The EC informs that the current balance of demand for EFSI funds is its great success, since approx. 250 transactions in 26 EU member states have been approved, and the total investment should amount to EUR100bn, i.e. 32 per cent of the funds available to the fund. To date, nine projects with EFSI financing are to be implemented in Poland.
EFSI priorities include cross-border infrastructural investment, investment projects aimed at implementation of the climate agreement as well as financing of small and medium-sized enterprises. The EC has also established the European External Investment Plan (EEIP) with a value of EUR44bn, addressed to investment in Africa, in order to mitigate the reasons for economic migration.
A project for all EU member states
The United Kingdom’s exit from the European Union will facilitate the discussion concerning an extremely significant issue, namely, the position of capital market supervision. It is obvious that the ESRB will play an important role; however, in accordance with the intention, the Securities and Markets Authority (ESMA) with its registered office in Paris will act as the microprudential supervisor. It would have probably been the subject of a dispute difficult to resolve, if not the results of Brexit referendum.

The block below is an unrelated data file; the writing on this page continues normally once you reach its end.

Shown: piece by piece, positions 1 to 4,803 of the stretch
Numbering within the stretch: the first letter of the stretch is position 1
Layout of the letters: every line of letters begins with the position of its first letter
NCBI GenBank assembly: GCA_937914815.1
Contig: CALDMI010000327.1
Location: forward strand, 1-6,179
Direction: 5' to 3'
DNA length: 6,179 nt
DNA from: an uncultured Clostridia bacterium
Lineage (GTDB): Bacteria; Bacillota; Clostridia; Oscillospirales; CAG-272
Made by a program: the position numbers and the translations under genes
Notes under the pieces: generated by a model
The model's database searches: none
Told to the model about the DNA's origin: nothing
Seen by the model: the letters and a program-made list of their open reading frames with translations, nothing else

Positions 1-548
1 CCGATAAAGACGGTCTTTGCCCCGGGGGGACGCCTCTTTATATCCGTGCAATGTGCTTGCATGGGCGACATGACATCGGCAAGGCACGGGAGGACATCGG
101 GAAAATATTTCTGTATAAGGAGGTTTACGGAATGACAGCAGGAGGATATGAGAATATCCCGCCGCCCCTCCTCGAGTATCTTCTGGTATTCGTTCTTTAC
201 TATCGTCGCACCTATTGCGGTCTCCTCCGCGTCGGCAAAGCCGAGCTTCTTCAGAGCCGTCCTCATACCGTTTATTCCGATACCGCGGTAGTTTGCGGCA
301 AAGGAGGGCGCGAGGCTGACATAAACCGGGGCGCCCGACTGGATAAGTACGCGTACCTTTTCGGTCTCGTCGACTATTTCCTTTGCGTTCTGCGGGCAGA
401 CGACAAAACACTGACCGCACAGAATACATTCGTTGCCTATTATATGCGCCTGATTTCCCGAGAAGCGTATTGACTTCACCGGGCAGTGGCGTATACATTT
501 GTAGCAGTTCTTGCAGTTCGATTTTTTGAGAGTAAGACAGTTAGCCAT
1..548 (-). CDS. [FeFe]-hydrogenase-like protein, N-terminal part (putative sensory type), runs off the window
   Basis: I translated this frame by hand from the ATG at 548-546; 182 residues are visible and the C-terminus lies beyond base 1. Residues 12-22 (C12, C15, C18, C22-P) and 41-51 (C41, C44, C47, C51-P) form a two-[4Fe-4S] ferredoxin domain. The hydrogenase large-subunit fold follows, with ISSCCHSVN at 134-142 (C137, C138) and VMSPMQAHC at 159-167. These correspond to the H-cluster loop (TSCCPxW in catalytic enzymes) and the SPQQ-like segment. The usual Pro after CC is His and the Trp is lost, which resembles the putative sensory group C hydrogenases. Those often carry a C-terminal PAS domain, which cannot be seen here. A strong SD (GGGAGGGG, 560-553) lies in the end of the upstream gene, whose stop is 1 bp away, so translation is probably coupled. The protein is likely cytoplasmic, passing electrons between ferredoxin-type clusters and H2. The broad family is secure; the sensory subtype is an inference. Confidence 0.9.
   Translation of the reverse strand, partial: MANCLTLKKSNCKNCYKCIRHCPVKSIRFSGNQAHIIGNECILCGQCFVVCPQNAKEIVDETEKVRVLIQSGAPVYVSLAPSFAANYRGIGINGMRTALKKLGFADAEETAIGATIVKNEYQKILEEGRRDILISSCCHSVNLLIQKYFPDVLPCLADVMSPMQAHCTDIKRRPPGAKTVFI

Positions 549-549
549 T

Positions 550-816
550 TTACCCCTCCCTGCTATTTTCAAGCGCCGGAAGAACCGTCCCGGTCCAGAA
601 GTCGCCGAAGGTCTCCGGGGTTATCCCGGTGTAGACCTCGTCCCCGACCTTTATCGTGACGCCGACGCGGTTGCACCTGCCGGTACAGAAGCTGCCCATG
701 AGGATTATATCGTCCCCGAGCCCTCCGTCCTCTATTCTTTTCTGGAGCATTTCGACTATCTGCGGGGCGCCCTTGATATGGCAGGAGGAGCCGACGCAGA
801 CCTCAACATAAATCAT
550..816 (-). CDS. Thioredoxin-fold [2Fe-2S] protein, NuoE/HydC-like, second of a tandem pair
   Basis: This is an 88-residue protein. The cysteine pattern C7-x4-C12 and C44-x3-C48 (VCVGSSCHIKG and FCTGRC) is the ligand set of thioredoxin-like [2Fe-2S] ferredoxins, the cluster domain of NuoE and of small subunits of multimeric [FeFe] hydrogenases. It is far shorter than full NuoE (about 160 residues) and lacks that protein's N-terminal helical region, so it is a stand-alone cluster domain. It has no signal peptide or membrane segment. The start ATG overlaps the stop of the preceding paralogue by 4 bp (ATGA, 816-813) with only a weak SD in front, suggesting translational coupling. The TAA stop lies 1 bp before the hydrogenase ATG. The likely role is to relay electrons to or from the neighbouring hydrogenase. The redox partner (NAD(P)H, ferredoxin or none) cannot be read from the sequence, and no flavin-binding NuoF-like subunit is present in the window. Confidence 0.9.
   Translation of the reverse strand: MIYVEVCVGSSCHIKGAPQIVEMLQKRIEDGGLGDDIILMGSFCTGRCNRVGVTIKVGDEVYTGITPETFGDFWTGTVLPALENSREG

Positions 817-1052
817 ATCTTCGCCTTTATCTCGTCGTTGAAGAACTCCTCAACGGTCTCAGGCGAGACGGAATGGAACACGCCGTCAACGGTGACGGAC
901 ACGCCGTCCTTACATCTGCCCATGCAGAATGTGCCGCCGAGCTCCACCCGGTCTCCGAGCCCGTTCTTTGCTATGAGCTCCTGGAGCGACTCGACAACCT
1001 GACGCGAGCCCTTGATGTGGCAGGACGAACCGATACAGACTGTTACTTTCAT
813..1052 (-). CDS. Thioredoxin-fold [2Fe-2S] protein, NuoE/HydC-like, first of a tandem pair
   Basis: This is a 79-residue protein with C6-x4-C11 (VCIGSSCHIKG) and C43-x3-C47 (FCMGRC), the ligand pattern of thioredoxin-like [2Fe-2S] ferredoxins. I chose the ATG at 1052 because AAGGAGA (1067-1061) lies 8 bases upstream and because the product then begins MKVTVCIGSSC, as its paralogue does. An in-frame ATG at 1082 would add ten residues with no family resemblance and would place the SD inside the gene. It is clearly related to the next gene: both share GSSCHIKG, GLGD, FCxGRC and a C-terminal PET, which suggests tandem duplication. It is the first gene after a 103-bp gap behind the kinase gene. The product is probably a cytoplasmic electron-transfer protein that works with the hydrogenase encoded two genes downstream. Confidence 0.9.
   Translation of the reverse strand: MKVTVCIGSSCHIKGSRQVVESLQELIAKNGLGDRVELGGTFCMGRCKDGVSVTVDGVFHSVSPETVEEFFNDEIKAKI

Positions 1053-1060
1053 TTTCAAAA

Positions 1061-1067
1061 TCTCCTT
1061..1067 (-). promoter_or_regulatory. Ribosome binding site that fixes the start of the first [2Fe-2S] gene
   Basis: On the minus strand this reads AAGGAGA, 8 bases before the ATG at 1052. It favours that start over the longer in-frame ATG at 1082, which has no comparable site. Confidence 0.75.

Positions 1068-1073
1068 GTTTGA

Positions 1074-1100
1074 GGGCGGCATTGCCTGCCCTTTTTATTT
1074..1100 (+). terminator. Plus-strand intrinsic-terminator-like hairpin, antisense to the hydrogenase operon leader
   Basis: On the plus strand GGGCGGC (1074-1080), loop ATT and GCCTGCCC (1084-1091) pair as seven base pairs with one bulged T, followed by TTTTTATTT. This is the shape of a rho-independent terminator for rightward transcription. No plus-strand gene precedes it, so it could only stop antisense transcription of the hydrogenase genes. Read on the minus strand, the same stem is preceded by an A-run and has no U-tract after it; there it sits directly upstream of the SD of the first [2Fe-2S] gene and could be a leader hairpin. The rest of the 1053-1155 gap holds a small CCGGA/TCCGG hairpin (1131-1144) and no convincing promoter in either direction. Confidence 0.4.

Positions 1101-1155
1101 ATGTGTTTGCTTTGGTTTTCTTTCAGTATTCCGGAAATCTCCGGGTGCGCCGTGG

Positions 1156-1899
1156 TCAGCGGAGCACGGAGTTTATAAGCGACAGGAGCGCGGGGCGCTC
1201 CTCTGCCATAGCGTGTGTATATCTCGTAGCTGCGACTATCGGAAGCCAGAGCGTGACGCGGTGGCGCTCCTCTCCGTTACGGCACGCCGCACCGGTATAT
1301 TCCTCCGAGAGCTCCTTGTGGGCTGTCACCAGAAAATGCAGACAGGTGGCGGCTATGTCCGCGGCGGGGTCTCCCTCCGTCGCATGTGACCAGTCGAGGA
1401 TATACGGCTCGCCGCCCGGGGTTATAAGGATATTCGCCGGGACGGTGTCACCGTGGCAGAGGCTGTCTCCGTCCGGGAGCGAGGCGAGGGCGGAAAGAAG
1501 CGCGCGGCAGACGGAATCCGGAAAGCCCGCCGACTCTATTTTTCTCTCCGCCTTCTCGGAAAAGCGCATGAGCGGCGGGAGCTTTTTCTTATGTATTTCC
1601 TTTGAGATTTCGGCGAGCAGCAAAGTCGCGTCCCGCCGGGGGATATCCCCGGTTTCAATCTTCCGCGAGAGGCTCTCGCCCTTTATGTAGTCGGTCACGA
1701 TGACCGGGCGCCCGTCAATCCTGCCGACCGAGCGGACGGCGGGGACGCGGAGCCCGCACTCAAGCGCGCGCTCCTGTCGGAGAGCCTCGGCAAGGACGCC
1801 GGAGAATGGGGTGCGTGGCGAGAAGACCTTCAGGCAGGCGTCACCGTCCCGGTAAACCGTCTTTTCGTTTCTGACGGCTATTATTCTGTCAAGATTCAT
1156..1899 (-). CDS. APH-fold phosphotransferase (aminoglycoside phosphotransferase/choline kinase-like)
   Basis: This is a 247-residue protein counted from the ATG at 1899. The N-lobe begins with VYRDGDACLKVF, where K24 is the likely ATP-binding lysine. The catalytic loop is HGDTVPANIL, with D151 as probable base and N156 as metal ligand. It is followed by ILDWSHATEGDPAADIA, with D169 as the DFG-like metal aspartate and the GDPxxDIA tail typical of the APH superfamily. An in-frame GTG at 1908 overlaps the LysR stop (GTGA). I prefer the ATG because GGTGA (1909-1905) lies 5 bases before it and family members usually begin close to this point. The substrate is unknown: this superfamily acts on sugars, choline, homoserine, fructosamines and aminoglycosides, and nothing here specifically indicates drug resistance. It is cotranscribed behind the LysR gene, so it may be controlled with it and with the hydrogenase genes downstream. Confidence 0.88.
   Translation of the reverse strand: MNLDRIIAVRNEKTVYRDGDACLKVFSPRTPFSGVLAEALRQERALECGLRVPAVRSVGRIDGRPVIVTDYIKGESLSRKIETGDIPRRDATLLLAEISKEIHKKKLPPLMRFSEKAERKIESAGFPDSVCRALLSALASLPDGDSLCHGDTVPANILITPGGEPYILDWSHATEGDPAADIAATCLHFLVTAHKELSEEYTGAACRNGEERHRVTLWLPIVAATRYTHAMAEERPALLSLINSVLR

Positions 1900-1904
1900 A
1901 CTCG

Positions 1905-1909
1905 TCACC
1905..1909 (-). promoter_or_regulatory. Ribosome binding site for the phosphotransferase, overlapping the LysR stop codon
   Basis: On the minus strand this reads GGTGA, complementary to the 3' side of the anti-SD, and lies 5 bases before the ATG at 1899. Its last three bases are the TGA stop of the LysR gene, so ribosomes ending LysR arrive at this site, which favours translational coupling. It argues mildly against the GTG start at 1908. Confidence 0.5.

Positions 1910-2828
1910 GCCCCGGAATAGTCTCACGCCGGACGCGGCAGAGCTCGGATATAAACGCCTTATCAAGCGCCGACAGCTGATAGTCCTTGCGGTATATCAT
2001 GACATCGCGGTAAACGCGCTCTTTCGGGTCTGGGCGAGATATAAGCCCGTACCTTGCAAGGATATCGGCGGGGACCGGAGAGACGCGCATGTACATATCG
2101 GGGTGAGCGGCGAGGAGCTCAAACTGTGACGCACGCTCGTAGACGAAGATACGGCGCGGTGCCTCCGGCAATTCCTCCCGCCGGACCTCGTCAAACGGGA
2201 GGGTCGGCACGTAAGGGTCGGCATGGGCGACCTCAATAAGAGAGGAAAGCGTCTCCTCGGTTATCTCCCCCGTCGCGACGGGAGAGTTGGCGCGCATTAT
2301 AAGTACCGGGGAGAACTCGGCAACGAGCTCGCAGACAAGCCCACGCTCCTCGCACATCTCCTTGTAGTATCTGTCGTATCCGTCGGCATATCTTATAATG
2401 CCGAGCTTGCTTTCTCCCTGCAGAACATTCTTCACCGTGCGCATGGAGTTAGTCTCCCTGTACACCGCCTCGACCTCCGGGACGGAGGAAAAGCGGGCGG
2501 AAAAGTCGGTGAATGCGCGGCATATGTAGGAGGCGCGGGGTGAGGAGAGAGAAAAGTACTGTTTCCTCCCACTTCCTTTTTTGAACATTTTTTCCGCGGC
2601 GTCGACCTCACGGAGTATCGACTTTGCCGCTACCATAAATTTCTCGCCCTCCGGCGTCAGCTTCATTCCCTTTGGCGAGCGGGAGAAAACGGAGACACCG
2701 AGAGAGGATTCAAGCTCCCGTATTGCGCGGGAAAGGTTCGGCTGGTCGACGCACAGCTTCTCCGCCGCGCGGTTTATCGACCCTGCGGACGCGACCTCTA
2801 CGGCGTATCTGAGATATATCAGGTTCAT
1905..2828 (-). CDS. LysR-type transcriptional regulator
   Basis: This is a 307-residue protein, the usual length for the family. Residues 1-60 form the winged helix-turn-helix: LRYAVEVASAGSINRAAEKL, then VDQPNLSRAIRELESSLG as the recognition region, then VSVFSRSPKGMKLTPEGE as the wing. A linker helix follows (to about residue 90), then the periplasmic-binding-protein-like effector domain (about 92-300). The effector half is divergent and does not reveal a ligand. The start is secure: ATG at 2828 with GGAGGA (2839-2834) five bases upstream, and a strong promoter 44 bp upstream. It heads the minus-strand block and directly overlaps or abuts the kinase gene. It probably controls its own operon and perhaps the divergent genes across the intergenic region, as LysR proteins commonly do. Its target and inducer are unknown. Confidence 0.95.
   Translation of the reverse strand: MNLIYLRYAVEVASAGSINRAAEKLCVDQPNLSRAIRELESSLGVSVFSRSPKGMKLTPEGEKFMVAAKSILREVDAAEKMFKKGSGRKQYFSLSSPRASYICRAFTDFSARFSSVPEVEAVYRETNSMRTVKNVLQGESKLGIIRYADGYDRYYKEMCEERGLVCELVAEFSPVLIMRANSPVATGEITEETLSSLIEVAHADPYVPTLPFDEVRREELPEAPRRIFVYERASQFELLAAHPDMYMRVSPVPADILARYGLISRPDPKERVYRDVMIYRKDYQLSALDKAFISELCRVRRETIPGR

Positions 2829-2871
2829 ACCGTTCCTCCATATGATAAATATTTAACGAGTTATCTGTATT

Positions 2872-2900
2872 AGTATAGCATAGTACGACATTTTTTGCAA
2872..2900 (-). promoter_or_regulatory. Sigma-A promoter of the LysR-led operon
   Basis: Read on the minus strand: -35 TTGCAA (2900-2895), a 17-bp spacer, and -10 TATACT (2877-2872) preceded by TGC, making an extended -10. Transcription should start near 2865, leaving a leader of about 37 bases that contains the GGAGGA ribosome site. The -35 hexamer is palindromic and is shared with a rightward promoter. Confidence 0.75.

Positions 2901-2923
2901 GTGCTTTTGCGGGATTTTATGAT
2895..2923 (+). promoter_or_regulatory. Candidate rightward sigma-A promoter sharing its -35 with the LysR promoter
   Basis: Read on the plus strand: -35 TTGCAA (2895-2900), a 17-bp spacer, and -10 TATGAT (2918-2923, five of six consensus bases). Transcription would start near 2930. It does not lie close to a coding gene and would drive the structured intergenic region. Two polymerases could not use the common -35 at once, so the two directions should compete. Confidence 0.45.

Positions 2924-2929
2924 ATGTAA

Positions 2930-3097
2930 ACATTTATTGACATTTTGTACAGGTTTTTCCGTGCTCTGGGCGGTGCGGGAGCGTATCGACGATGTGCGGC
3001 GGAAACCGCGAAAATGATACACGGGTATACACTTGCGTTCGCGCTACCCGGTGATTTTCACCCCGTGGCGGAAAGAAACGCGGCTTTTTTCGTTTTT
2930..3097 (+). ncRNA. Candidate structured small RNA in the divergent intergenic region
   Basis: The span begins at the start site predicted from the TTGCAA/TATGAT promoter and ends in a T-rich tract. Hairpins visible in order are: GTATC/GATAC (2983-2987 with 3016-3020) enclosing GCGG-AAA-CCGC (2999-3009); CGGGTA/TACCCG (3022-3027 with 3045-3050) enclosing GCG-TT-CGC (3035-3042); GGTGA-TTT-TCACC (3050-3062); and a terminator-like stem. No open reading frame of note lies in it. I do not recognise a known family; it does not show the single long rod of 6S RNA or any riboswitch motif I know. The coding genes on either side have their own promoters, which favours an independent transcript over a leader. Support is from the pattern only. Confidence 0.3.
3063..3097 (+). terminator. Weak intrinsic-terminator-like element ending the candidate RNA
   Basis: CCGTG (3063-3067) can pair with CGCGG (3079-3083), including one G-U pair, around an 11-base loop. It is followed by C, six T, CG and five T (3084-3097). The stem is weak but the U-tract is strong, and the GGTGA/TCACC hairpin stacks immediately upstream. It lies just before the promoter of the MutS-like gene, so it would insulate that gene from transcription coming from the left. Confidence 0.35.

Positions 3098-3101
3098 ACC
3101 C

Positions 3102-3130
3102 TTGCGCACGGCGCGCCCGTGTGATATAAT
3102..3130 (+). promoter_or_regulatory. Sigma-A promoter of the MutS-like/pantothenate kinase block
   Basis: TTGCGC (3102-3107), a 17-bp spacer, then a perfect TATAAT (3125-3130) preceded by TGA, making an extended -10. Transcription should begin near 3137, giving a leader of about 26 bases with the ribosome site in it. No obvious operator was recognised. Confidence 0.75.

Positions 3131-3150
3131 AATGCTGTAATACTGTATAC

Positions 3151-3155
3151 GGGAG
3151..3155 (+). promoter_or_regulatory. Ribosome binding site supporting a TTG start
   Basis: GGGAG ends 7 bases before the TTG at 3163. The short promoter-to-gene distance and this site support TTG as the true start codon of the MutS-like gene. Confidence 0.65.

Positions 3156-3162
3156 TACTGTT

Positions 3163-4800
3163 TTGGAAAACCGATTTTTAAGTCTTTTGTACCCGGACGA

The fact that Vice-Chairman Vladis Dombrovskis, a Latvian and thus a representative of a small country from the “New Union”, became the “mentor” of the CMU project, should foster better representation of smaller economies’ interests, especially in view of the fact that Brexit will cancel the expected obligations of the CMU towards London. Anyway, it is likely that the financial centre will move from London to the Continent.
“We’ll work closely with co-legislators so we can progress quickly and make the CMU a reality,” said Valdis Dombrovskis, quoted in the EC communication in September.
The EC reiterates that the CMU is a project for all EU countries, although the capital markets in these countries are at various stages of development. It emphasizes that smaller companies need access to unobstructed local financing. Therefore, it proposed a program of technical support of reforms, to be used by all countries requiring knowledge on how their markets can be developed and improved.
As far as the position of Poland in relation to the CMU project is concerned, the interests of the Warsaw Stock Exchange would probably create the greatest problem. The reason is that considerable problems exist with its location on the map of Europe. Last year the number of companies leaving WSE was higher than the number of IPOs. Some of them, such as Work Service, transferred the trading of their shares to LSE.
The community around the WSE frequently expressed concerns that the European project would contribute to its marginalization, whereas the WSE aspires to become a regional centre and ‘drain’ the more attractive companies from other, smaller economies, which had been happening in the years of boom. A situation in which the Warsaw market has totally different interests from the ‘small’ players – such as the capital markets in Malta, Cyprus or even Slovenia – on the one hand, and the ‘great’ players – such as Euronext, Deutsche Boerse or Nasdaq OMX – on the other, can make it difficult for the WSE to fight for its interests on its own.